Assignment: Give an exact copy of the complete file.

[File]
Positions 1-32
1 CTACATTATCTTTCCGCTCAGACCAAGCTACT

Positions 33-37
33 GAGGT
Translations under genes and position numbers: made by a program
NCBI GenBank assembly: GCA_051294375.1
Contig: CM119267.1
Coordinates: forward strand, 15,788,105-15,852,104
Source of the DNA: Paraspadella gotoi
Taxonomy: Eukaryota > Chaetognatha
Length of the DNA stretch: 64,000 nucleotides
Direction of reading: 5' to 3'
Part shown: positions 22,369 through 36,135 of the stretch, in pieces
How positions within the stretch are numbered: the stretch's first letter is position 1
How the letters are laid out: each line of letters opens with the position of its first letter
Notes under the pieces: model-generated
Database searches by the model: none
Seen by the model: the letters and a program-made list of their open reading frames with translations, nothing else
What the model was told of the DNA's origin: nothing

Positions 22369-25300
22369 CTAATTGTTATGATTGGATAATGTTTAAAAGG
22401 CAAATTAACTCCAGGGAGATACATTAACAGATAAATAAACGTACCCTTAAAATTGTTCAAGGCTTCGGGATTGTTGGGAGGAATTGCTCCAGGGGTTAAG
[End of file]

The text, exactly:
Positions 1-32
1 CTACATTATCTTTCCGCTCAGACCAAGCTACT

Positions 33-37
33 GAGGT
Translations under genes and position numbers: made by a program
NCBI GenBank assembly: GCA_051294375.1
Contig: CM119267.1
Coordinates: forward strand, 15,788,105-15,852,104
Source of the DNA: Paraspadella gotoi
Taxonomy: Eukaryota > Chaetognatha
Length of the DNA stretch: 64,000 nucleotides
Direction of reading: 5' to 3'
Part shown: positions 22,369 through 36,135 of the stretch, in pieces
How positions within the stretch are numbered: the stretch's first letter is position 1
How the letters are laid out: each line of letters opens with the position of its first letter
Notes under the pieces: model-generated
Database searches by the model: none
Seen by the model: the letters and a program-made list of their open reading frames with translations, nothing else
What the model was told of the DNA's origin: nothing

Positions 22369-25300
22369 CTAATTGTTATGATTGGATAATGTTTAAAAGG
22401 CAAATTAACTCCAGGGAGATACATTAACAGATAAATAAACGTACCCTTAAAATTGTTCAAGGCTTCGGGATTGTTGGGAGGAATTGCTCCAGGGGTTAAG